The Recording – the process of recording as well as the final album itself – will be a unique collaboration with both the audience and the opera house. Together they will delve into the role music plays in our lives, both as entertainment and the often-dismissed idea of it as an agent for genuine social and political change and try to answer, in both a rhetorical and practical way, the increasingly relevant question: what can music do anymore?

The Tischlerei at Deutsche Oper Berlin will become an Open Space for listening, exchange and creation.Matthew Herbert is thinking about the following settings: a lecture, a bar, a playground, a pure academic exploration, an engineering master-class, a hacker meeting, a concert, and a nightclub. Matthew Herbert invites the audience to take an active part in this special creation and celebrate with him and his band when it is finished with The Recording Record-Release-Party.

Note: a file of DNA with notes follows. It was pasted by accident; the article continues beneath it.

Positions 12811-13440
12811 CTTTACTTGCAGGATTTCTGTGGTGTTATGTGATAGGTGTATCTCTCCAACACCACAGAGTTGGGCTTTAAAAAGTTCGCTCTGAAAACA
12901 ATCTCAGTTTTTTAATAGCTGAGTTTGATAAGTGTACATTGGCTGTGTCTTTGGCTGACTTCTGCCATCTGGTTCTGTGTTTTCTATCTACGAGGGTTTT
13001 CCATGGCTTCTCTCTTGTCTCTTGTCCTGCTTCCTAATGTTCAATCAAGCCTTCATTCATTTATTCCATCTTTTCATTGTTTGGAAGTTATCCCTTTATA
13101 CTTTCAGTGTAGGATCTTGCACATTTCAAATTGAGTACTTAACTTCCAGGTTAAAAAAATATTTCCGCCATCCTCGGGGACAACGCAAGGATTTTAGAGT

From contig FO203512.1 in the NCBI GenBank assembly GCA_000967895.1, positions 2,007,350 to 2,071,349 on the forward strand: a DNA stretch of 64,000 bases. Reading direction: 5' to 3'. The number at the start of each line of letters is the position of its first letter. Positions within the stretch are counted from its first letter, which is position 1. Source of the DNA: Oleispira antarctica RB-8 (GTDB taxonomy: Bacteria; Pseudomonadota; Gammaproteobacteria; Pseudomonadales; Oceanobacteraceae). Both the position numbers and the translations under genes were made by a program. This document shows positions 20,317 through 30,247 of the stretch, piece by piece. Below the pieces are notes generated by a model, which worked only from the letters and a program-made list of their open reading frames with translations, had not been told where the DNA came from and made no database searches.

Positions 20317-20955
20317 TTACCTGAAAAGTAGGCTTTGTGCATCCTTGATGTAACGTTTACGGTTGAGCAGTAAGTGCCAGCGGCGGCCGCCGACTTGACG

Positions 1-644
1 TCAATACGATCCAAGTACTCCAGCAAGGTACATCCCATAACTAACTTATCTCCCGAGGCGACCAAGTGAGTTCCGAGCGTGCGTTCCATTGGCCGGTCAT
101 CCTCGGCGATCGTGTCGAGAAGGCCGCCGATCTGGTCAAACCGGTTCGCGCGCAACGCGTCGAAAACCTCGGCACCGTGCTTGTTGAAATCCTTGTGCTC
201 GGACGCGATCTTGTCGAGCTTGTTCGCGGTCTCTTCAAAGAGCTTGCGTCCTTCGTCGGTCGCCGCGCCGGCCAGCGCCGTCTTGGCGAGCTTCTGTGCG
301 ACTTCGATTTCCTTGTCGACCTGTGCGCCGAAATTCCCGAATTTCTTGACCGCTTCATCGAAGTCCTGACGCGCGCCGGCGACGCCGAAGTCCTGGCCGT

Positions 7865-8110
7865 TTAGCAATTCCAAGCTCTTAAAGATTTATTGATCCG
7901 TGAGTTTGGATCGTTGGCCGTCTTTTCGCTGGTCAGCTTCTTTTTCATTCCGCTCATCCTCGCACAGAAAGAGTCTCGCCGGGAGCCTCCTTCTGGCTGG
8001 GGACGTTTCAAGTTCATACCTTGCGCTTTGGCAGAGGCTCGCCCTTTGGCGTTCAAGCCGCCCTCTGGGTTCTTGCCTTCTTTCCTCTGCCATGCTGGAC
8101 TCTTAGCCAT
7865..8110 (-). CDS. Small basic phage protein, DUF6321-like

19th September, 2014
DAY ONE is Tools Day

Further Information: http://www.deutscheoperberlin.de/en_EN/calendar/the-recording.12412131#

Cast

Ableton Amaury Groc
Native Instruments Tobias Thon
Music Pool Berlin Eric Eitel
Gewinner des Berlin Music Hackday Stephen Koller
Mastering Studio Calyx Andreas [LUPO] Lubich

Watch The Vinyl Factory’s short film on the art of vinyl mastering – by FACT Magazine

The Vinyl Factory’s new short film profiles three of the finest minds in mastering.

Practically everything that is pressed to vinyl passes through the hands of a mastering engineer, who oversees the transition from tape, CD or MP3 onto the master disc or dubplate that will then be sent to the pressing plant for wider production.

Our friends at The Vinyl Factory tracked down three of the world’s foremost mastering engineers for a short film, Sculpting Sound, that looks into their role in the increasingly threatened vinyl manufacturing process.

The filmmakers join Andreas ‘Lupo’ Lubich at Calyx Mastering in Berlin, renowned for its attention to detail in cutting some of the most demanding avant-garde records around, and visit Rashad Becker of Berlin’s Dubplates & Mastering as well Noel Summerville (formerly of Pye Studios and Metropolis, now running his own 3343 Mastering studio) in London.